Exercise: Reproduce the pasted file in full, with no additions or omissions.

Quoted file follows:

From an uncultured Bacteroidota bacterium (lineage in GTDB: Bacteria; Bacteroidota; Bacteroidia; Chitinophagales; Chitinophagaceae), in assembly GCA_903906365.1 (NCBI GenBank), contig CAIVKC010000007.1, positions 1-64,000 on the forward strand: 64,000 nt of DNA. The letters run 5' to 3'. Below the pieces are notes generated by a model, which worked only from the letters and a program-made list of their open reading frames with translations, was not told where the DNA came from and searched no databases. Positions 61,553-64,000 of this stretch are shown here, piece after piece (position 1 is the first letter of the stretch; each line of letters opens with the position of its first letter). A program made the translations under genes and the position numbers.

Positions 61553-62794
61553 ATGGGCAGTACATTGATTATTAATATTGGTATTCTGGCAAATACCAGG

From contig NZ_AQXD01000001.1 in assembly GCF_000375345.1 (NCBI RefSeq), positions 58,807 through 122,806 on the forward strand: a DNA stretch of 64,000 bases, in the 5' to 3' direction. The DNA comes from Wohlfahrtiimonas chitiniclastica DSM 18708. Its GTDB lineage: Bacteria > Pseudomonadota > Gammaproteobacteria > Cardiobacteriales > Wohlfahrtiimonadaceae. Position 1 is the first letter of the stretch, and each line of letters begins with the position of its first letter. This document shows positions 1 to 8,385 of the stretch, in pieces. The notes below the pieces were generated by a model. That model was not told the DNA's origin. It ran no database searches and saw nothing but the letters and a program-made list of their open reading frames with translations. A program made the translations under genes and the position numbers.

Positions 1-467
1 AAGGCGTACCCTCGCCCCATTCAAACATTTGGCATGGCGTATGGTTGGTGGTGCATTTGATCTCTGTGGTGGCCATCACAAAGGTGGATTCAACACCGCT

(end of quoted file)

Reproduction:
From an uncultured Bacteroidota bacterium (lineage in GTDB: Bacteria; Bacteroidota; Bacteroidia; Chitinophagales; Chitinophagaceae), in assembly GCA_903906365.1 (NCBI GenBank), contig CAIVKC010000007.1, positions 1-64,000 on the forward strand: 64,000 nt of DNA. The letters run 5' to 3'. Below the pieces are notes generated by a model, which worked only from the letters and a program-made list of their open reading frames with translations, was not told where the DNA came from and searched no databases. Positions 61,553-64,000 of this stretch are shown here, piece after piece (position 1 is the first letter of the stretch; each line of letters opens with the position of its first letter). A program made the translations under genes and the position numbers.

Positions 61553-62794
61553 ATGGGCAGTACATTGATTATTAATATTGGTATTCTGGCAAATACCAGG

From contig NZ_AQXD01000001.1 in assembly GCF_000375345.1 (NCBI RefSeq), positions 58,807 through 122,806 on the forward strand: a DNA stretch of 64,000 bases, in the 5' to 3' direction. The DNA comes from Wohlfahrtiimonas chitiniclastica DSM 18708. Its GTDB lineage: Bacteria > Pseudomonadota > Gammaproteobacteria > Cardiobacteriales > Wohlfahrtiimonadaceae. Position 1 is the first letter of the stretch, and each line of letters begins with the position of its first letter. This document shows positions 1 to 8,385 of the stretch, in pieces. The notes below the pieces were generated by a model. That model was not told the DNA's origin. It ran no database searches and saw nothing but the letters and a program-made list of their open reading frames with translations. A program made the translations under genes and the position numbers.

Positions 1-467
1 AAGGCGTACCCTCGCCCCATTCAAACATTTGGCATGGCGTATGGTTGGTGGTGCATTTGATCTCTGTGGTGGCCATCACAAAGGTGGATTCAACACCGCT